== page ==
The establishment of the Measure Q Oversight Committee was essential to passage of the
measure. The Committee represents a guarantee to Concord voters that the temporary revenue
generated by Measure Q would be used to protect core City services. The Committee adopted
three criteria to evaluate whether the use of Measure Q funds will protect services: 1) whether
the use of funds protects core services; 2) whether the use of funds rebuilds the City’s reserves;
and 3) whether the use of funds helps to resolve the City’s structural deficit. The City Council
has incorporated these criteria in each adopted budget.
Yet, the recommendation fails even to mention the Measure Q Oversight Committee or
the three criteria.
One of the most bewildering parts of the recommendation is its apparent conclusion that
Measure Q funds should be used to further increase employee compensation. Although there is a
logical connection between furloughs and services, there is no evidence that the voters intended
Measure Q to increase employee compensation.
Even if it were appropriate for the Chair to construe the purposes of Measure Q and direct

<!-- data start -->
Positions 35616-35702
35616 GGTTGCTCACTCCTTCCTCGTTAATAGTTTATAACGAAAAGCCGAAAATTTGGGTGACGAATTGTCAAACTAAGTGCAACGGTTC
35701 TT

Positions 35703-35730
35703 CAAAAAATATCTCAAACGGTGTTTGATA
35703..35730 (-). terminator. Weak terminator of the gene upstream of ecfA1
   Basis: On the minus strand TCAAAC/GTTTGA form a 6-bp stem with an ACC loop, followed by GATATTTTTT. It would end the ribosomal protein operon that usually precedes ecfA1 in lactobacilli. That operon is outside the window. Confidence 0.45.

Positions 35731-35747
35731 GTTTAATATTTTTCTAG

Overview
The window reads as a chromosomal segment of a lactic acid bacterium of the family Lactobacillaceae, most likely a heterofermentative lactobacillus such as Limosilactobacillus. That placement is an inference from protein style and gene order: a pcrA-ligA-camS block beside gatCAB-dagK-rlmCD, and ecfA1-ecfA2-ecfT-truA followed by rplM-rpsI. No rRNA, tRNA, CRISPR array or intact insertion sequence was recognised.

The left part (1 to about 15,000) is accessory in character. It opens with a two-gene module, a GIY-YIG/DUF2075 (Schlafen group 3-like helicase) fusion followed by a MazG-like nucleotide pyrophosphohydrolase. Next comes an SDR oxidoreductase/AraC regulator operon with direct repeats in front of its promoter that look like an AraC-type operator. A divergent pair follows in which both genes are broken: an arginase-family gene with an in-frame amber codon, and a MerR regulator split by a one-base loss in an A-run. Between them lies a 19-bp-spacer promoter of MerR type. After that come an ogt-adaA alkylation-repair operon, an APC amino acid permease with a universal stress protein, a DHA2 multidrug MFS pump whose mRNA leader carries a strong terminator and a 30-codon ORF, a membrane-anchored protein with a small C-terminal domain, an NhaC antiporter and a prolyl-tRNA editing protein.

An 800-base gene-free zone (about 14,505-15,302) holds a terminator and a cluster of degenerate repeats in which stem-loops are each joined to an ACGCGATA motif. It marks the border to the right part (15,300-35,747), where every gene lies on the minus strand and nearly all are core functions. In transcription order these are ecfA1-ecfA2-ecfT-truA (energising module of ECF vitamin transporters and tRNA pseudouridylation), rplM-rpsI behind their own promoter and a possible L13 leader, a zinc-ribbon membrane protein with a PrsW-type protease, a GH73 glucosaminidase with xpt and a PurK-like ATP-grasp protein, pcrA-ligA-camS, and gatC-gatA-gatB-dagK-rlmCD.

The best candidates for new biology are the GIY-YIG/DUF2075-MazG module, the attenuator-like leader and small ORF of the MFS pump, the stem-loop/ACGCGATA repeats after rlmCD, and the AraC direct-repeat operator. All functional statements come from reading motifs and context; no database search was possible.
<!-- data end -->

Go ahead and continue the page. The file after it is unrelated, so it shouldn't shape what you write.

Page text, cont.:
the use of Measure Q funds, her analysis of Measure Q is incorrect. As Concord voters are well
aware, Measure Q is meant to “protect and maintain” city services. The only reasonable
interpretation of this directive is that Measure Q funds are meant to protect and maintain services
for the long haul. Indeed, the voters were told that the purpose of Measure Q was to give the
City time to align its revenue and expenses while preserving services.
7. The Parties Agree that Both Employees and the Public Would Be Served by
I do agree with the Chair’s recommendation that furloughs be eliminated; however, I
doubt that the Council will be able to do so this fiscal year. While sales tax revenues this year